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‘Disclosure’ Review: Laverne Cox’s Moving Survey of Trans Representation Onscreen

Cox gets emotional in this accessible history of transgender lives onscreen, which acts like a bookend to "The Celluloid Closet."

Laverne Cox Disclosure

Laverne Cox


Editor’s note: This review was originally published at the 2020 Sundance Film Festival. Netflix will launch it on Friday, June 19.

“Psycho.” “The Silence of the Lambs.” “Dressed to Kill.” What do all of these classic films have in common? They feature a transgender or gender variant person as a psychotic, deranged, murderous villain. The pesky trope began with “Psycho,” in what would become a favorite theme of Alfred Hitchcock’s, and proliferated throughout some of the most iconic thrillers of the last fifty years. Then there’s the “trans deception” narrative, which originated with dramas like “The Crying Game” and “M. Butterfly” but soon became a mainstay in comedies like “Tootsie,” “Bosom Buddies,” and “Ace Ventura: Pet Detective.”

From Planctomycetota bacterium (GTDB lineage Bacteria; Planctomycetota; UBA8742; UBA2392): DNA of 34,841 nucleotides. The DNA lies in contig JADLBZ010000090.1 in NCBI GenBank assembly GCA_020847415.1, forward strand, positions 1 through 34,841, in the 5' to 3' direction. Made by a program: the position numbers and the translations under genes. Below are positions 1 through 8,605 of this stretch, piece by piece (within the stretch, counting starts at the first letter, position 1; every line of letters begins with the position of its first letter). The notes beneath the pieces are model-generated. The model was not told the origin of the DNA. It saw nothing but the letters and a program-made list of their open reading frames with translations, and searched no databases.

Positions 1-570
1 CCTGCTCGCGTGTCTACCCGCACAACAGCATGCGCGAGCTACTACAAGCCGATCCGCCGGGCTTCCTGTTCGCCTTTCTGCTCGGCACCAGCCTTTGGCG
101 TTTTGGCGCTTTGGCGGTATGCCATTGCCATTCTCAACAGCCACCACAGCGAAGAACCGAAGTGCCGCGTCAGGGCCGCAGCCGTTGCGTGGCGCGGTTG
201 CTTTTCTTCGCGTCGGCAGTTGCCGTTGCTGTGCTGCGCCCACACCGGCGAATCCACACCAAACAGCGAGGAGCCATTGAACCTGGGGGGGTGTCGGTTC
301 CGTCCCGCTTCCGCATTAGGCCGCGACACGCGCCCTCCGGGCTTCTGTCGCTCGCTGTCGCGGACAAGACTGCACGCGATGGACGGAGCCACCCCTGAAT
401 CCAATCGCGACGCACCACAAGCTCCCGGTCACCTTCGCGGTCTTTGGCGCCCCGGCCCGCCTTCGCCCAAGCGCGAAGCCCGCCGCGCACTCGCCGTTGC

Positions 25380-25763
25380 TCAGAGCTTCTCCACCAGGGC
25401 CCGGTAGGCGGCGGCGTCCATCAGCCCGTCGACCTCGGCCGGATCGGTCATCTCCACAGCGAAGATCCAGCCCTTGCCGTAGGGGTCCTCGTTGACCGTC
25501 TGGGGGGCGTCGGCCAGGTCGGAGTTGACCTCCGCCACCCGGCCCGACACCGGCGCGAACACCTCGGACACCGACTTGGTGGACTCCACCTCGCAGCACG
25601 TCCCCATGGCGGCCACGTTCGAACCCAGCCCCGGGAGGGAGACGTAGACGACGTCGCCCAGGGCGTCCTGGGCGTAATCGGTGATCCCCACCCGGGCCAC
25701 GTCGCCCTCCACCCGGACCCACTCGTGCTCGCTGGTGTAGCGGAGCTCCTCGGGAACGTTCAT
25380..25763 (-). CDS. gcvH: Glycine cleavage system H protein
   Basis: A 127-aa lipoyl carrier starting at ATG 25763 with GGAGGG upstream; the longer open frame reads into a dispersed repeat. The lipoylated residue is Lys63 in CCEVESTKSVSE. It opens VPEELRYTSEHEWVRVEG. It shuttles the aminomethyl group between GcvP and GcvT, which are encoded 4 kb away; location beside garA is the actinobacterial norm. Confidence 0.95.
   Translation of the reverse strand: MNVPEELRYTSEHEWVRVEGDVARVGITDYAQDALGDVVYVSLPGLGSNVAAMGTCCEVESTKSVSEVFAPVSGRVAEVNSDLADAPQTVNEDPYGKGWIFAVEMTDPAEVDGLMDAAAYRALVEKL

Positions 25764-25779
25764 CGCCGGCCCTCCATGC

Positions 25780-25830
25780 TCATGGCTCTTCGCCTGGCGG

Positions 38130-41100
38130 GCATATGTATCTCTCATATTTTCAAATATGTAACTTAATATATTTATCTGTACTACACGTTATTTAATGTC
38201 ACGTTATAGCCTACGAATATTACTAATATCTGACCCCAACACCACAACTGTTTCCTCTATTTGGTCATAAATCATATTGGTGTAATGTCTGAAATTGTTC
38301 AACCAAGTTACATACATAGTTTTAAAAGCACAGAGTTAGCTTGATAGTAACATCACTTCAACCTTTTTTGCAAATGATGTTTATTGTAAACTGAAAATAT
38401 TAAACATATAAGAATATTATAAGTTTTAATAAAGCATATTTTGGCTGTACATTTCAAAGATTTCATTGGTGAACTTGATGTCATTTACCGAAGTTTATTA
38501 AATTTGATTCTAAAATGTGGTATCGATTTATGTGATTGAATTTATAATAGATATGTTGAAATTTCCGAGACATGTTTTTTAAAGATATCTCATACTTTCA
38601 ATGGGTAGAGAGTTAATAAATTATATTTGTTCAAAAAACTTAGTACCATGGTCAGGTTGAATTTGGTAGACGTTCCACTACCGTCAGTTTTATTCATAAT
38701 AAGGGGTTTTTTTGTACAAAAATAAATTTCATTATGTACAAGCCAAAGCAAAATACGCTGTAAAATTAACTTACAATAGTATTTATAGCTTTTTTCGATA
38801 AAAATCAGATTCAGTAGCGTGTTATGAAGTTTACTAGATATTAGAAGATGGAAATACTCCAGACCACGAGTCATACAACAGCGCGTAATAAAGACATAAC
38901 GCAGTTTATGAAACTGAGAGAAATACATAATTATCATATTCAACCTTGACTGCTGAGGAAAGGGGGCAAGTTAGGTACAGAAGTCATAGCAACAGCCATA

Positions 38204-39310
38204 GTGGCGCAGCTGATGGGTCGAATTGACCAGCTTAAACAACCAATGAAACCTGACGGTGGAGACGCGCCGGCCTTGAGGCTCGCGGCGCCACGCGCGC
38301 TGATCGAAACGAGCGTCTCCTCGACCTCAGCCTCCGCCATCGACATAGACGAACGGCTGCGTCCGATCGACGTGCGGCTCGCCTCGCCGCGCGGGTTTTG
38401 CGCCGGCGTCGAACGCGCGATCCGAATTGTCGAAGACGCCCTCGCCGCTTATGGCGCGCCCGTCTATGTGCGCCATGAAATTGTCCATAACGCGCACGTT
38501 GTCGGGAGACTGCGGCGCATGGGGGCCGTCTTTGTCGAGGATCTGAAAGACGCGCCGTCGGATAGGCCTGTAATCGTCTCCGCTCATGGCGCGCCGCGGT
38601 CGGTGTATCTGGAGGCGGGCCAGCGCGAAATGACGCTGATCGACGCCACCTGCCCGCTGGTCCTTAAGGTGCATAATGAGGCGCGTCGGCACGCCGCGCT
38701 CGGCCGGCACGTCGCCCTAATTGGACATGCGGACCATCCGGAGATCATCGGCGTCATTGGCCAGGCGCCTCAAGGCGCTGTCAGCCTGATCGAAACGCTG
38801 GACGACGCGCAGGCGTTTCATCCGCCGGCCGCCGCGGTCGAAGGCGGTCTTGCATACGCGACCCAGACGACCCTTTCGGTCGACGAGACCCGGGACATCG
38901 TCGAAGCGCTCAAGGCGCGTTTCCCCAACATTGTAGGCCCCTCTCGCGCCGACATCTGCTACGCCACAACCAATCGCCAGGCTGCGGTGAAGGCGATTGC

There are countless troubling examples of trans characters being portrayed as evil and duplicitous or sad and pathetic, far more than the average cinephile realizes. Most of the time, trans characters die before the end of a movie or TV episode. They’re all discussed in “Disclosure: Trans Lives Onscreen,” a new documentary from executive producer Laverne Cox that surveys the history of trans representation onscreen. When viewed all at once, this history is as surprising as it is troubling. From D.W. Griffith to “Law and Order: SVU,” “Disclosure” offers an accessible, moving, and in-depth account of trans representation in media.